Climate change will not significantly impair animal agriculture in the Northeast region of the United States, according to a multidisciplinary team of researchers, who point out there are many variables in the future scenario they envision.
Although a projected increase in hot days will cause more heat stress in dairy cows and economic challenges for the equine industry, some animal agricultural endeavors in the Northeast may actually benefit from warming, predicted lead researcher Alex Hristov, professor of dairy nutrition, College of Agricultural Sciences, Penn State.
Warmer conditions could result in poultry producers incurring lower energy costs for heating chicken housing fall through spring. Researchers also suggest a warmer, wetter environment could boost the ability of beef cattle producers to grow and provide forage for their animals.
Researchers noted that climate models for the Northeast predict, on average, more warm days exceeding 77 degrees; more extremely warm nights -- with minimum temperature above 70 degrees; fewer extremely cold nights -- temperatures below 32 degrees; warmer average winter and summer temperatures; more days with heavy rain exceeding 2 to 3 inches; and higher annual precipitation.
"Increased temperatures will alter the forage growing season timing and extend its length; however, changes in relative humidity -- which can exacerbate summer heat stress in dairy cattle -- are expected to be minimal through the current century," Hristov said. "We are confident that we know what is going to happen -- the new, down-scaled climate models portray the evolution of current trends in the Northeast through the 21st century."
The research, which was published recently in Climatic Change, analyzed the coming impacts of warmer, wetter conditions in the Northeast on forage production and quality; manure management; emerging pathogens and disease; the production of dairy cattle, beef cattle and poultry; and equine enterprises.
For forage crops, researchers believe more warm days and higher annual precipitation, combined with increased atmospheric carbon dioxide concentration, will either increase or decrease forage productivity, depending on the crop.
Predicted temperature increases may decrease fertility in dairy cattle and heat stress-induced inflammation may limit energy available for productive functions. A slight decline in milk production due to decreased feed intake could occur.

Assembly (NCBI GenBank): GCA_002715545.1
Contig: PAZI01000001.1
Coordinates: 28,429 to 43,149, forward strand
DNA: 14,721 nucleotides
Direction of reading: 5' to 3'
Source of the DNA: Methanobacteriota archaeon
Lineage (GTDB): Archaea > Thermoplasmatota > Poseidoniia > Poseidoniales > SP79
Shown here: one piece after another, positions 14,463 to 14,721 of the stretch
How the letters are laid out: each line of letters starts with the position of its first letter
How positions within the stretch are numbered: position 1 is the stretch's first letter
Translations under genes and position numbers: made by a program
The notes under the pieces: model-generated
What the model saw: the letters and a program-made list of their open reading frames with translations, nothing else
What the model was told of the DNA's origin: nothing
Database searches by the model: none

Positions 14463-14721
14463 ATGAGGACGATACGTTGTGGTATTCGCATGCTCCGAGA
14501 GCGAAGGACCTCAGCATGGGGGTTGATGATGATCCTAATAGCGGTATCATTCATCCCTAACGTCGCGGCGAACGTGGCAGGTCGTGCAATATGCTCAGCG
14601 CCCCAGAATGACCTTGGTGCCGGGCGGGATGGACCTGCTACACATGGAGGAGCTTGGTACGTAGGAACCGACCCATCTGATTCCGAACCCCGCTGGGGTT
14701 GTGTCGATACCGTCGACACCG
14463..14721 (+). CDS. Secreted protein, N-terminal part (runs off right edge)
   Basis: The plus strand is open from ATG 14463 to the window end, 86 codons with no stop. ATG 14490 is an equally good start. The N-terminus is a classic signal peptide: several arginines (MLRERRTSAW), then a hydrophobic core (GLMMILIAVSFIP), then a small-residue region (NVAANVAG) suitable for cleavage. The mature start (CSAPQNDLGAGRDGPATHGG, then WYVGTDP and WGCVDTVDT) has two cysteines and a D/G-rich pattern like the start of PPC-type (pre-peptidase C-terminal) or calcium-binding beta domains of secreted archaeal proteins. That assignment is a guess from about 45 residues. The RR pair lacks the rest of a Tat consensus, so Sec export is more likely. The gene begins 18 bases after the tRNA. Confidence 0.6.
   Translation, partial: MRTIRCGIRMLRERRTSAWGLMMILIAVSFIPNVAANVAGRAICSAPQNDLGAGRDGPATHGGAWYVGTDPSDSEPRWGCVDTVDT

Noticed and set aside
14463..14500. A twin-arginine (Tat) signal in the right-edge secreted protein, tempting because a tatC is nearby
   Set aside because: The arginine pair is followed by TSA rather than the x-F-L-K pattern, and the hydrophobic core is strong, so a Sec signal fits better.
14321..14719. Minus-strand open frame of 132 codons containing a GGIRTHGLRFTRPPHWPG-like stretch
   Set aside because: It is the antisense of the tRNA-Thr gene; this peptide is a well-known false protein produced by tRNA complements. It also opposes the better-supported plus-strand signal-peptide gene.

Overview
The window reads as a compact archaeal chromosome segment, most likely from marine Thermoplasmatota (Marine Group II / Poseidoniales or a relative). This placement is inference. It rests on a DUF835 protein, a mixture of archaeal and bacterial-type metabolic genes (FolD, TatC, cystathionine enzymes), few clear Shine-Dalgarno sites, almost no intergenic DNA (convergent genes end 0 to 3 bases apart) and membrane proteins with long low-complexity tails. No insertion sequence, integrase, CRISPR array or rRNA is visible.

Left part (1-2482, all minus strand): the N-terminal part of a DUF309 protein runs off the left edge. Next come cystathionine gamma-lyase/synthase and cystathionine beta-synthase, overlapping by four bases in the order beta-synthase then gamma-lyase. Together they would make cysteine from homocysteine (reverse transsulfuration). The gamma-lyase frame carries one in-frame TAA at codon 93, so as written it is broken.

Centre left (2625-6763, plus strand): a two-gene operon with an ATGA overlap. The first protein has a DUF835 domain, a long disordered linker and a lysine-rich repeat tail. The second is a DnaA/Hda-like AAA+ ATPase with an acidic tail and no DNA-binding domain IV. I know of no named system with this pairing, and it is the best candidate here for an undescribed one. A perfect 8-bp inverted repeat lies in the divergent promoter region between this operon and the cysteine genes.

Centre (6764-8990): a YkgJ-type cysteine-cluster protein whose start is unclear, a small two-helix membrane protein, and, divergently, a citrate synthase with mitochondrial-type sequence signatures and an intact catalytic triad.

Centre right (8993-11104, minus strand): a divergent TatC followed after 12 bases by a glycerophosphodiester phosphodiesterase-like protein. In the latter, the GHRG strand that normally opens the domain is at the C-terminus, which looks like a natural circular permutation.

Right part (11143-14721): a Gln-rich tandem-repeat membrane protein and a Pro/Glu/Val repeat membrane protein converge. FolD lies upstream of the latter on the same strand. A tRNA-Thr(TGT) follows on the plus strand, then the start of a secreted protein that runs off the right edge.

Projected temperature changes, hotter nights and fewer cold days, may reduce maintenance costs for beef cattle. More forage availability may increase grazing days in the region and boost the relevance of the beef cattle industry.
According to the researchers, poultry broiler production in the region may benefit from warmer winter and summer temperatures, but future housing will require greater insulation and ventilation fan capacity. Providing adequate housing and ventilation to offset climate changes will also be important for the layer industry and could increase the price of eggs.
Climate change is expected to have an economic impact on the horse industry in the region by requiring additional management of land and forage resources, buildings to provide cool shelters for animals, and heat-abatement measures at equine events.
Two aspects related to all animal agriculture -- nutrient management and disease -- are expected be complicated and exacerbated by warmer, wetter conditions in the Northeast, Hristov explained. In the case of emerging pathogens, it is difficult to predict the severity of ensuing problems.
"Increased temperatures and more intense storms will increase losses of nitrogen, phosphorus, and carbon as well as gaseous emissions from animal manure," he said. "Losses of these nutrients contribute to environmental issues such as eutrophication (algal takeover) of surface waters and ground water contamination."
"Uncertainties about how host animals, pathogens and disease vectors will respond to climate change are the wild card in predicting the effect of climate-induced changes in animal agriculture in the region. Producers will have to be even more diligent in monitoring animal health."
Also participating in the research at Penn State were Tara Felix, assistant professor of animal science and Penn State Extension beef specialist; Paul Patterson, professor of poultry science; Greg Roth, professor of agronomy; Marvin Hall, professor of forage management; Troy Ott, professor of reproductive physiology and associate director of the Huck Institutes of the Life Sciences; Burt Staniar, associate professor of equine science; and Michael Hulet, associate professor emeritus of animal science.
Also on the project were A. T. Degaetano, Cornell University; C. A. Rotz, C. J. Dell and R. H. Skinner, Pasture Systems and Watershed Management Research Unit, U.S. Department of Agriculture; E. Hoberg, U.S. Department of Agriculture, Agricultural Research Service, Animal Parasitic Diseases Laboratory; H. Li, University of Delaware, Newark; L. H. Baumgard, Iowa State University; A. F. Brito, University of New Hampshire, Durham; and D. Y. Hollinger, U.S. Department of Agriculture, Forest Service, Northern Research Station. The researchers jointly funded this work.